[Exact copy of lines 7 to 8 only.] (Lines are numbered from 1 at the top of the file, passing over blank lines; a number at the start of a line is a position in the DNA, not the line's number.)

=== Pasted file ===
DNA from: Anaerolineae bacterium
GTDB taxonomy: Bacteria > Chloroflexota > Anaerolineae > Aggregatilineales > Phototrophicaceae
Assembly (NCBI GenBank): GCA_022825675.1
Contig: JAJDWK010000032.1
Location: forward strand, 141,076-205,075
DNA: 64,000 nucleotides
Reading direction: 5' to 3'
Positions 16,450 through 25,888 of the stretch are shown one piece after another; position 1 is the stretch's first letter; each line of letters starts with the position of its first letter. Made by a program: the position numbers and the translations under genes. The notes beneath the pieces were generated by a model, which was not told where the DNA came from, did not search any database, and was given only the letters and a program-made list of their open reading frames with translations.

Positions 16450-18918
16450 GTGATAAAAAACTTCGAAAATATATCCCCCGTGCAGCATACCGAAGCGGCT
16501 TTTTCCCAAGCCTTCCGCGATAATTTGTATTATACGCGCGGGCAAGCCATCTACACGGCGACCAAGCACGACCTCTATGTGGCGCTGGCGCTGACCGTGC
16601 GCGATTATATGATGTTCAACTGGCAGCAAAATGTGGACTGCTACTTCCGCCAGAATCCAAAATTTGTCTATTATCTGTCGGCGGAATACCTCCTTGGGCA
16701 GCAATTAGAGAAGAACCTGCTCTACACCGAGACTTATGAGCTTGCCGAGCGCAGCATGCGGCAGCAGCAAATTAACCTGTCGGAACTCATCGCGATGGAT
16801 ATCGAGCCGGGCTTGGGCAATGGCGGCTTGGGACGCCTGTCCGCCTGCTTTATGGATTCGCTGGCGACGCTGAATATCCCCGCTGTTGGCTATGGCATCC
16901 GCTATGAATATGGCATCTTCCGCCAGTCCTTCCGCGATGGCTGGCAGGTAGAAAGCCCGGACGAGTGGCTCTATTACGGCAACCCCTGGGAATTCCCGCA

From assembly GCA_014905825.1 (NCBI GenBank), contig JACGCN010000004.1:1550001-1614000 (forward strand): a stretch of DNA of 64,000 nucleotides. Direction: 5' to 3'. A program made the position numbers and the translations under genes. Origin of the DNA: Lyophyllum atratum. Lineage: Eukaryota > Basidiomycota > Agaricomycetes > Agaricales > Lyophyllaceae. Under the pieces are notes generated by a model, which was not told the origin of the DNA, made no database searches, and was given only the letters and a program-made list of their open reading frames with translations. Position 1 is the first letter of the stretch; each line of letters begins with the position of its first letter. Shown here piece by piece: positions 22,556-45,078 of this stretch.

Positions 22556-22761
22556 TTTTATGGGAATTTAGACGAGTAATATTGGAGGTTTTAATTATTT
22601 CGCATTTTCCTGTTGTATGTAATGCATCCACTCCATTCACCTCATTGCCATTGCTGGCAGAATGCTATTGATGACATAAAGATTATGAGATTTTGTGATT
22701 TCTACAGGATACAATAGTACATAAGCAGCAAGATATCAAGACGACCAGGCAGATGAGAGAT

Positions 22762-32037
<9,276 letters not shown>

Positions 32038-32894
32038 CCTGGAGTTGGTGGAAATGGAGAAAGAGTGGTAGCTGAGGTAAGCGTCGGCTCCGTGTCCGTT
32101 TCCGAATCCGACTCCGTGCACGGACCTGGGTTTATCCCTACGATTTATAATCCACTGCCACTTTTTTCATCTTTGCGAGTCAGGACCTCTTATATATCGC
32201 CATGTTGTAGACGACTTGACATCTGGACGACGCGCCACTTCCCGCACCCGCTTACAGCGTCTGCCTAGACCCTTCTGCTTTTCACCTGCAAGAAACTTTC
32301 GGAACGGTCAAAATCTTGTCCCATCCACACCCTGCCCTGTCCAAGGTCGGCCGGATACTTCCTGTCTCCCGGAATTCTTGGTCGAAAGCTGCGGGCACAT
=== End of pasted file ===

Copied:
Reading direction: 5' to 3'
Positions 16,450 through 25,888 of the stretch are shown one piece after another; position 1 is the stretch's first letter; each line of letters starts with the position of its first letter. Made by a program: the position numbers and the translations under genes. The notes beneath the pieces were generated by a model, which was not told where the DNA came from, did not search any database, and was given only the letters and a program-made list of their open reading frames with translations.